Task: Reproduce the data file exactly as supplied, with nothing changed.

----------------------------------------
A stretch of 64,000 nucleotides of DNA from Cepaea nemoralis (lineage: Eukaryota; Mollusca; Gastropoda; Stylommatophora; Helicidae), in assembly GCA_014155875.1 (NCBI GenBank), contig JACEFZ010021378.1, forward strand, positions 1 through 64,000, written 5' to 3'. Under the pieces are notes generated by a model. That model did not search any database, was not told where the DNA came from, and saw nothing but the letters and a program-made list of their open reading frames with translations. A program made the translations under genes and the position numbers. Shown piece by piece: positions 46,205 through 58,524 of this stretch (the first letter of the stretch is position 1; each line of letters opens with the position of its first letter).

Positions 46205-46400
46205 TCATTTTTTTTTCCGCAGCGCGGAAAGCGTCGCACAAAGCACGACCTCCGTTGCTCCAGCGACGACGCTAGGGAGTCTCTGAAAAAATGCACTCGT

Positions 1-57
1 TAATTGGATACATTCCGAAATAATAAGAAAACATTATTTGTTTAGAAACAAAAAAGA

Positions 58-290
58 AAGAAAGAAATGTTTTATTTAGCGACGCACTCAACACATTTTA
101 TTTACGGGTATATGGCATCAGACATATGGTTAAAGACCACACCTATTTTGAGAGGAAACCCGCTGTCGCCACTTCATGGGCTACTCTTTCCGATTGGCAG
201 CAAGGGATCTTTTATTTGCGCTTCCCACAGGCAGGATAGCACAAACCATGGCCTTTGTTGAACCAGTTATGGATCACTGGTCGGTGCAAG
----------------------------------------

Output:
A stretch of 64,000 nucleotides of DNA from Cepaea nemoralis (lineage: Eukaryota; Mollusca; Gastropoda; Stylommatophora; Helicidae), in assembly GCA_014155875.1 (NCBI GenBank), contig JACEFZ010021378.1, forward strand, positions 1 through 64,000, written 5' to 3'. Under the pieces are notes generated by a model. That model did not search any database, was not told where the DNA came from, and saw nothing but the letters and a program-made list of their open reading frames with translations. A program made the translations under genes and the position numbers. Shown piece by piece: positions 46,205 through 58,524 of this stretch (the first letter of the stretch is position 1; each line of letters opens with the position of its first letter).

Positions 46205-46400
46205 TCATTTTTTTTTCCGCAGCGCGGAAAGCGTCGCACAAAGCACGACCTCCGTTGCTCCAGCGACGACGCTAGGGAGTCTCTGAAAAAATGCACTCGT

Positions 1-57
1 TAATTGGATACATTCCGAAATAATAAGAAAACATTATTTGTTTAGAAACAAAAAAGA

Positions 58-290
58 AAGAAAGAAATGTTTTATTTAGCGACGCACTCAACACATTTTA
101 TTTACGGGTATATGGCATCAGACATATGGTTAAAGACCACACCTATTTTGAGAGGAAACCCGCTGTCGCCACTTCATGGGCTACTCTTTCCGATTGGCAG
201 CAAGGGATCTTTTATTTGCGCTTCCCACAGGCAGGATAGCACAAACCATGGCCTTTGTTGAACCAGTTATGGATCACTGGTCGGTGCAAG